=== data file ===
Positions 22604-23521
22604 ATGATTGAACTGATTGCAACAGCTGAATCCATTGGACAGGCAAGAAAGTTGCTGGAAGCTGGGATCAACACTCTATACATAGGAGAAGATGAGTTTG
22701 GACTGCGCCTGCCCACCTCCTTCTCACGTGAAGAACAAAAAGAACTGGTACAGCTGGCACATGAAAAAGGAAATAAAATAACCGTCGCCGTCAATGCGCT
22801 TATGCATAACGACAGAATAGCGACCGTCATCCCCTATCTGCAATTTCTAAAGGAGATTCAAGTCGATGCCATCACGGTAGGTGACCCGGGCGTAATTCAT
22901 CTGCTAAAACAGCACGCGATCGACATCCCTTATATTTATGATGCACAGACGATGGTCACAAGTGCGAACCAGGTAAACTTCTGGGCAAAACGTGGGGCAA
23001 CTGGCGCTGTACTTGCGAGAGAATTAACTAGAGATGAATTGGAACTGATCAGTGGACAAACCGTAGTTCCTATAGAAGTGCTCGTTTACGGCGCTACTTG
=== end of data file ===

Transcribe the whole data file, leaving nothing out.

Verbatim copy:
Positions 22604-23521
22604 ATGATTGAACTGATTGCAACAGCTGAATCCATTGGACAGGCAAGAAAGTTGCTGGAAGCTGGGATCAACACTCTATACATAGGAGAAGATGAGTTTG
22701 GACTGCGCCTGCCCACCTCCTTCTCACGTGAAGAACAAAAAGAACTGGTACAGCTGGCACATGAAAAAGGAAATAAAATAACCGTCGCCGTCAATGCGCT
22801 TATGCATAACGACAGAATAGCGACCGTCATCCCCTATCTGCAATTTCTAAAGGAGATTCAAGTCGATGCCATCACGGTAGGTGACCCGGGCGTAATTCAT
22901 CTGCTAAAACAGCACGCGATCGACATCCCTTATATTTATGATGCACAGACGATGGTCACAAGTGCGAACCAGGTAAACTTCTGGGCAAAACGTGGGGCAA
23001 CTGGCGCTGTACTTGCGAGAGAATTAACTAGAGATGAATTGGAACTGATCAGTGGACAAACCGTAGTTCCTATAGAAGTGCTCGTTTACGGCGCTACTTG